CA Supreme Court Ruling Effectively Overturns Good Samaritan Law

As of December 18, 2008, helping someone in need just became risky and complicated.  In a split decision, the California Supreme Court determined that if you attempt to render non-medical assistance to someone (even if as part of a rescue attempt,) you can be held personally liable for any injury that the victim may claim you caused or made worse by your actions.  The dissenting justices expressed concerns that the entire purpose of the Good Samaritan act, to encourage people to help those in need, rather that walking on by, was in grave danger by the ruling.  Nevertheless, in this case, the distinction prevailed.

The case in question was an accident.  One of the parties in the crash pulled the other from her vehicle.  The plaintiff claims it was unnecessary, as there was no eminent threat posed by her remaining in the car, and that she was pulled from a car “like a rag doll,” allegedly aggravating a vertebrae injury, leaving her paraplegic.  The CA Supreme Court made distinction between medical care (which is protected under the Good Samaritan law, so long as the care is determined to be reasonable,) and this action, which allegedly caused further harm to the already injured woman.

California is not alone in this position.  Several other states restrict the type of aid one may give without risk of civil liability.  Oklahoma, for example, only protects those providing CPR and stopping bleeding.   Some states restrict the immunity of the Good Samaritan law to reasonable care provided by trained medical professionals.  Even then, this case demonstrates that you could be sued for what you did prior to administering that medical care.

Whether the plaintiff was “thrown like a rag doll” or not is for the courts to decide.  What matters to healthcare professionals is that they become familiar with the laws of the state they’re in, and be conscious of the distinction between rendering aid and rendering medical care. There is no mandate to provide care; coming to the aid of someone encountered on the street is not legally obligatory.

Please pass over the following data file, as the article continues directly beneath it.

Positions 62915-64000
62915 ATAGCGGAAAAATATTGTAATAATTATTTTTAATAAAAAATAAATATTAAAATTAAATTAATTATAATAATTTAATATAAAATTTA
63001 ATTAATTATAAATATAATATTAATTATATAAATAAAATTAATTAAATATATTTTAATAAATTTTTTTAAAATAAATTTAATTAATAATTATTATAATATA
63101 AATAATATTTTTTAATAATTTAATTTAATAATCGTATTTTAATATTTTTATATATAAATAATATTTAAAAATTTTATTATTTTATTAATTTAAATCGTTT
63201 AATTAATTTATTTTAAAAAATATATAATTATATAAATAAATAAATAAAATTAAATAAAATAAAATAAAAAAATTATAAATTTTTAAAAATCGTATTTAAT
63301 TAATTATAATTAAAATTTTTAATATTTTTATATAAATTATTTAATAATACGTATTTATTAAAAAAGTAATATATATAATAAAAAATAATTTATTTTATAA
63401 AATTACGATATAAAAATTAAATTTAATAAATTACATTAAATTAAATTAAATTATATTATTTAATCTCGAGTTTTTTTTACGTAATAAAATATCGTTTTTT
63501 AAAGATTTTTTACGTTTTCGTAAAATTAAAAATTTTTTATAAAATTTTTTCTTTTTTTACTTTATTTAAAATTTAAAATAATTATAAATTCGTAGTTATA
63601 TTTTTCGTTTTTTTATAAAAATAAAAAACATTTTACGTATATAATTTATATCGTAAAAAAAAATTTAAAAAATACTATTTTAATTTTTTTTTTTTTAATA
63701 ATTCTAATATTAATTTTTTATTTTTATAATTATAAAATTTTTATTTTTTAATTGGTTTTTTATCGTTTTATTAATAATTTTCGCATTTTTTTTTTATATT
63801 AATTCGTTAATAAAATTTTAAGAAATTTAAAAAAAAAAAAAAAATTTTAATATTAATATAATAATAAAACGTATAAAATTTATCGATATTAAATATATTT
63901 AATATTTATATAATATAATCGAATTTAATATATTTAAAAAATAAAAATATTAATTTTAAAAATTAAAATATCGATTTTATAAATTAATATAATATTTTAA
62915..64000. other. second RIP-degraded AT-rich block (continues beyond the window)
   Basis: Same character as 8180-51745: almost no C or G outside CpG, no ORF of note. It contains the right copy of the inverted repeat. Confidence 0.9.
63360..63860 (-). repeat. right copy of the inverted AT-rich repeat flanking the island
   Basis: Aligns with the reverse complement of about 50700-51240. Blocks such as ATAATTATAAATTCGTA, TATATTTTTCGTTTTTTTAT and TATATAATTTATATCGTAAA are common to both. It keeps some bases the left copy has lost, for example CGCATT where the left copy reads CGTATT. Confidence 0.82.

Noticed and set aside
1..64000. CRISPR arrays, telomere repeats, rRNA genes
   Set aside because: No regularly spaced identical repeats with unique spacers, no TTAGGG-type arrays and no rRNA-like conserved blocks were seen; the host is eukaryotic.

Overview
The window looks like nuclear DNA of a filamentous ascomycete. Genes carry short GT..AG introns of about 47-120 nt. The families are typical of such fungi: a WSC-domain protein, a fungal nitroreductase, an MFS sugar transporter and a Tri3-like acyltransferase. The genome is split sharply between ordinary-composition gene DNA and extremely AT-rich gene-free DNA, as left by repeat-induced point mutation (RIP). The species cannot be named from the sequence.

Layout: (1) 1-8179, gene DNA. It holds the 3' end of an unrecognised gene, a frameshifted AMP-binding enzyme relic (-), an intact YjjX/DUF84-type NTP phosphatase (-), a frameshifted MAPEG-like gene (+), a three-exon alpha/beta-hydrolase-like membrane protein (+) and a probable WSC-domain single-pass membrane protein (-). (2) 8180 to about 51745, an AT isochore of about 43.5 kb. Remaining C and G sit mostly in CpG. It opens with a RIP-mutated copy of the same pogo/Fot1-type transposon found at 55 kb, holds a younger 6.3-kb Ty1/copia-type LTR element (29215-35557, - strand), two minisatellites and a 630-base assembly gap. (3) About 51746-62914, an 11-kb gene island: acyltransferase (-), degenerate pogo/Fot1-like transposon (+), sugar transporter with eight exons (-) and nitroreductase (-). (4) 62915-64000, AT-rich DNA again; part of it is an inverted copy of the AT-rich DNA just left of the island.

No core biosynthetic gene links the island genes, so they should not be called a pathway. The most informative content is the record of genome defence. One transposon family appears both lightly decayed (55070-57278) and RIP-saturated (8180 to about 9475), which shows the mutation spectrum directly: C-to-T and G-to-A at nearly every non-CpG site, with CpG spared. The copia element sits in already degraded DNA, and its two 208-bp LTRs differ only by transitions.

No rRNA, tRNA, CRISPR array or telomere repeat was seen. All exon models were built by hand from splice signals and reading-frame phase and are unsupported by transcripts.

Many Professional Malpractice policies will only cover you while you’re acting in your official capacity, on the job.  Protect yourself by knowing your policy’s coverages and exemptions in this regard.  We here at Presidio encourage you to call us to find out more about this aspect, or to evaluate your Medical Malpractice policy coverages.

3 thoughts on “CA Supreme Court Ruling Effectively Overturns Good Samaritan Law”

  1. While the outcome of this case is unfortunate and seems to be unfair, in my opinion the title and tone of your interpretation do a disservice to the emergency response and preparedness industry. The most challenging goal in working with lay rescuers is to break down the emotlional barriers inhibiting emergency response. Media (of which I include this article) often do not tell the whole story and stress the most negative elements of a given ruling. As you can see in this recent article written by Bob Taggart, an EMT and attorney with Annuvia (, there are several encouraging elements of the ruling.

  2. Mr. Bongberg,

    You wrote “The most challenging goal in working with lay rescuers is to break down the (sic emotional) barriers inhibiting emergency response.”

    I’d have to disagree wholeheartedly. The concept of “First do no harm” is a far higher calling. Remember all of the neck and spine injuries sustained years ago when laymen arrived on a scene and moved patients? It took a lot of educating to get people clear about NOT moving someone unless there was eminent danger in leaving the victim in place.

    In one gruesome accident I stopped for, the local EMTs (and laymen) wanted to wake and to move the single-car accident victim. He was so intoxicated that smoking nearby might have been dangerous, had no evident head trauma. His drunken stupor was all that kept him from being unmanagable, as he’d sustained multiple compound fractures to the legs, and the brake pedal was lodged in his ankle, nearly bisecting it. The pedal was all that kept him from bleeding out right then and there. Waking him was ill-advised, and moving him before we were prepared to get him out completely and quickly along the 45 miles to the hospital was tantamount to killing him. When the paramedics finally did arrive with jaws, 45 minutes later, it still took another 20 minutes to cut and pry him free of the vehicle. As you can see, the problem was in keeping people from acting, not the opposite.

    I’m not seeing any slant in this article (which you’re calling Media.) It seems to be properly journalistic, reporting the facts and issues without making ethical choice in any direction. The last paragraph is simply saying that health care professionals should know where their coverage starts and stops, since it usually does not protect from a lawsuit if they’re acting outside of their professional circumstance.

    Finally, having read the article referenced, I see no substantial difference. It seems, therefore, that the entire purpose of your post was to slide in a plug and link for your company. To present a baseless allegation just to promote your own company is … well, not terribly surprising, but disappointing. Perhaps your company should hire qualified professional SEO services if you want to promote your company online, rather than coming into Presidio’s virtual home and insulting their neutral-biased and well-intended efforts.

    With all due respect,


  3. Pingback: Nurse refuses to do CPR on elderly woman in California Nursing home...

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